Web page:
Joe O’Neill. Formerly a professor of literature at Universidad de Puerto Rico, for the past 30 years an IT exec, Joe resides in Long Bay, Tortola (BVI) and Reston, Virginia (USA). His poems have appeared in The Caribbean Writer, Moko, Litbreak, The Journal of Caribbean Literatures, and Where I See the Sun: Contemporary Poetry of the Virgin Islands.


Jackets draped on other, older headstones,
their sun glanced sweat veined cheekbones
glinting, two swaying neck-tied churchmen

slice silver-tongued shovels into disinterred
shell and coral, in crisp staccato a tick or so
laggard to the surf’s more measured unfurling,

and sling it into the fresh cut grave, tumbled
sums tallied in smothered drumbeat below.
Along the blistered wall, in work song tempo,

the Methodist Ladies’ Choir inhales and – in
wave upon wave of ever more deep-throated
groan – exhales its ancient, muscular tidings,
bids us empty ourselves to his. In the swelter
of the shelterless day, his spirit abides, walks
us toward the line of cars, strides once more
the mahogany corridors where he and his cadre
imagined nationhood to life, then scuds along
the cordillera, down Zion Hill Road to Capoons.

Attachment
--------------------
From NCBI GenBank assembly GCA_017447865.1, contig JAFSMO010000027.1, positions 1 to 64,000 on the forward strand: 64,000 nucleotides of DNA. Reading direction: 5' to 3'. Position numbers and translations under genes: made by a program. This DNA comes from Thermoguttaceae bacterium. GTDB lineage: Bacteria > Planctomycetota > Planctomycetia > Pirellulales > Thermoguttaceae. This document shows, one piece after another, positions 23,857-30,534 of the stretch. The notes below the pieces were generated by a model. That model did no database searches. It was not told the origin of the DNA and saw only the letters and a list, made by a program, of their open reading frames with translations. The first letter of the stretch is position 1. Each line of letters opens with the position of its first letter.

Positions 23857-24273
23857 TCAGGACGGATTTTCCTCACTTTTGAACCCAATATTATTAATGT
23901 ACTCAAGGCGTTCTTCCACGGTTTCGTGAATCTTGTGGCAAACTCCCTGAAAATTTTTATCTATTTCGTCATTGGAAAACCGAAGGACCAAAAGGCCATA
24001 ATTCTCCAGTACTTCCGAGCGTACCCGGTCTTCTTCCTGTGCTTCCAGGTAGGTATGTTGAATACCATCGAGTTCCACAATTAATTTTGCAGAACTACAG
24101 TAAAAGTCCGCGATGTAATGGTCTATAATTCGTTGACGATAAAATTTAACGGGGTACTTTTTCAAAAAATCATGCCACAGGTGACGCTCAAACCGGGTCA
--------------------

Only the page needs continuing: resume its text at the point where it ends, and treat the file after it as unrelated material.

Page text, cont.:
There, in seagrape shadow, a small island sloop
awaits. Sails snapping for a breeze, starlit course
set for Anegada, his final passage home begins.

Tensed Muscle

Dusk, beyond the beltway. If not for the narrow back roads —
Colt’s Neck, Appaloosa, Thoroughbred – their blacktop hides
steaming — we’d have missed the call to paddock, a Q & A
with glossy-maned authenticity. Taking the stage, however,
mien academic, hair a lackluster bun, it’s as if her minder’s
just whispered This ain’t, you know, Manhattan in her ear.

An actor in the audience asks how she so fully inhabits each role.
The stiffness falls away. Be honest, she says, be strong, even
be wrong, and lengthening stride describes how in the São Paulo
production of Hair and still a teen her sudden nakedness so
sharply cleft her grandfather’s iceberg heart he leapt to his feet
to applaud, loudly and alone. She leaves our theater to cheers.

The film unreels. Housed now in Clara, she ushers us inside,
past, present, and future imperfect, all one muscular tense.